What is an Operation and Maintenance (O&M) plan?
Gas station owners are required to develop and maintain an Operation and Maintenance (O&M) plan. These can be as simple as a checklist showing when inspections for gasoline leaks from hoses and nozzles are completed and any corrective action (repair) taken. The O&M plan should include a simple statement of how the station will complete the required compliance tests in a timely manner. Some stations set a regular testing schedule (e.g., every December and June).
Does the Clean Air Agency inspect gas stations?
Yes. We may inspect your station, but we are less likely to do so if we have your passing tests on file and your registration fees are paid on time.
What tests are needed to comply with the rules?
- All stations need to have a pressure-decay test every six months.
- Stations with vapor-balance systems need to have a complete set of tests every year instead of every other year.
- A tank torque test must be included in the complete set of annual tests.
- The tank-tie test must be conducted at least once, or after any tank configuration changes to show the tanks are manifolded.
- All new or complete replacement of Stage One or Stage Two equipment must file a completed notification form with the Agency (underline “notification form” and make a link to this form). Installations will need a specified set of tests prior to operation.
How much will the tests cost?
Costs may vary. Contact a certified technician for test costs.
Can I resume full operations at my station if any of the tests fail?
No. If the defective equipment cannot be repaired by the close of the next business day following the failed compliance test, you must stop receiving and/or dispensing gasoline from the defective equipment until it is repaired and retested, and passes all required compliance tests.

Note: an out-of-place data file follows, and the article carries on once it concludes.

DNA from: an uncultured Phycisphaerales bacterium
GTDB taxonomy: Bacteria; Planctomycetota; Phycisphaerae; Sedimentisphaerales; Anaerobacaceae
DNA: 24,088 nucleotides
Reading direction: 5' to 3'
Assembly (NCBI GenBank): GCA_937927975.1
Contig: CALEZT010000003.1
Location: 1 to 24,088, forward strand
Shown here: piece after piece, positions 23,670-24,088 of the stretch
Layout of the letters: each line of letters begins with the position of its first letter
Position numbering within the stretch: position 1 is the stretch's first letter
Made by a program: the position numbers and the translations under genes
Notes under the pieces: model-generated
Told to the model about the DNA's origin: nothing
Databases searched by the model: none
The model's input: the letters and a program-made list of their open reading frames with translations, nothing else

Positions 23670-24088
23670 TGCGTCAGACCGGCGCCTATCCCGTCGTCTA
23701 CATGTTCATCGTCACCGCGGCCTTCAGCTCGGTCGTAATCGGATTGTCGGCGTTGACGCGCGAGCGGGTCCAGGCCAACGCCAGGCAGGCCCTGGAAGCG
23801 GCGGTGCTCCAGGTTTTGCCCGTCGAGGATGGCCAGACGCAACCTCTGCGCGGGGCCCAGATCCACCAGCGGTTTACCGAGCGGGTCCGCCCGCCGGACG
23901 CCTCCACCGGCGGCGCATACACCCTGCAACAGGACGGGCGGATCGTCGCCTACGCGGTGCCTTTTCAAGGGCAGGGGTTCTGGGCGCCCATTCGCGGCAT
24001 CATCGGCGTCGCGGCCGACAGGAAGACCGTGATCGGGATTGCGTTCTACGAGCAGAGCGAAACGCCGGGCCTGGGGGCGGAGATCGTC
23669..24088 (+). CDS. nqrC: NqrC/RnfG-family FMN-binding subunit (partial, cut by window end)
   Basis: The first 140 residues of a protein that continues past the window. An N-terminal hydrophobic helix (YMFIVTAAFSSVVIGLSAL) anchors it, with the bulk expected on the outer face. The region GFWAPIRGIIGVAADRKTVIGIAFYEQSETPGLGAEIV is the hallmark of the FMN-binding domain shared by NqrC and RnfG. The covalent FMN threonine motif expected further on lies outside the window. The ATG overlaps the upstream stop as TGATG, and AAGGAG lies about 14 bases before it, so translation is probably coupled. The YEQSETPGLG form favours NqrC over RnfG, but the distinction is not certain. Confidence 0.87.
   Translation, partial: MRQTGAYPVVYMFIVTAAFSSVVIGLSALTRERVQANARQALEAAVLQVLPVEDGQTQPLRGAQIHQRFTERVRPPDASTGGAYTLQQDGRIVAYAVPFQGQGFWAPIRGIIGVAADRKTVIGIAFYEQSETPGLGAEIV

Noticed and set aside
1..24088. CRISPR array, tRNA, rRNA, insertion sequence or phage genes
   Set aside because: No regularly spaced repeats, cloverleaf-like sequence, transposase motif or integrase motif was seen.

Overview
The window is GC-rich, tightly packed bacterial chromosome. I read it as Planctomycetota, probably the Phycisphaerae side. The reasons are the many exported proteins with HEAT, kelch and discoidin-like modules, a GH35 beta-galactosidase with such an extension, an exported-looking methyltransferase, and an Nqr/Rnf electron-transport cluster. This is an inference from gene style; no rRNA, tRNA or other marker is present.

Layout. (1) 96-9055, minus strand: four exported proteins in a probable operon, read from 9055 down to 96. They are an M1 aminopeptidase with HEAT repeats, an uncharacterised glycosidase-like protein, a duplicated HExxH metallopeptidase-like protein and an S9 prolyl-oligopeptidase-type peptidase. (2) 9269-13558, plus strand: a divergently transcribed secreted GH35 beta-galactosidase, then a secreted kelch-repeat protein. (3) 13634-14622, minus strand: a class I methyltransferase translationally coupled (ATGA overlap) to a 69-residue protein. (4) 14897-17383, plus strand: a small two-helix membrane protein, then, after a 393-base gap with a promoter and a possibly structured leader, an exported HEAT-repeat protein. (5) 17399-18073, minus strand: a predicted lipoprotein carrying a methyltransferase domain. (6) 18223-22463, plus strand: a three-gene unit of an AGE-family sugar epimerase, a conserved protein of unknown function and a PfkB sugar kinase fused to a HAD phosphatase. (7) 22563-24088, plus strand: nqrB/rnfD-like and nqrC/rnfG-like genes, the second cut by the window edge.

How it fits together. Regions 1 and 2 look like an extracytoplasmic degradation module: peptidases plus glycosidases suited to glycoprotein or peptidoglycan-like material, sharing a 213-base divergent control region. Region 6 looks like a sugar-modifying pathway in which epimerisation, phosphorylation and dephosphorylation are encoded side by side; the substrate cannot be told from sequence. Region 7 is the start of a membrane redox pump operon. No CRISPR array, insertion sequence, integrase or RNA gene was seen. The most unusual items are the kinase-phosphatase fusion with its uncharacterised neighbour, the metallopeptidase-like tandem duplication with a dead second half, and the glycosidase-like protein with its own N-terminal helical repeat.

How long will I need to keep test reports?
The station owner or operator is required to keep copies of test reports on-site for two years from the dates of the tests.
Who is responsible for notifying the Clean Air Agency that the testing was completed?
The tester is required to submit a pass/fail test to the agency within five days after the test.
What is the agency's position on the new EPA guidance for removing Stage II vapor control systems?
The Puget Sound Clean Air Agency has reviewed the EPA guidance and conducted our own analysis. Here are the results.
Why am I required to hire technicians who are certified?
Only technicians who have passed the certification exams are permitted to conduct equipment tests and do new equipment installations in our jurisdiction. Highly-skilled, certified technicians help ensure that testing and repairs are done correctly, saving station owners and operators staff time and training costs and reducing equipment failures.
Where can I find a list of certified technicians registered with the Clean Air Agency?
View list of certified testers and installers.
What happens if a testing technician is not certified as required by the Clean Air Agency?
A tester who claims to be certified but is not may be fined by the Clean Air Agency. Ultimately, you, the gas station owner/operator, are responsible for hiring a certified technician. Always ask a technician for his or her certification card to ensure it is valid.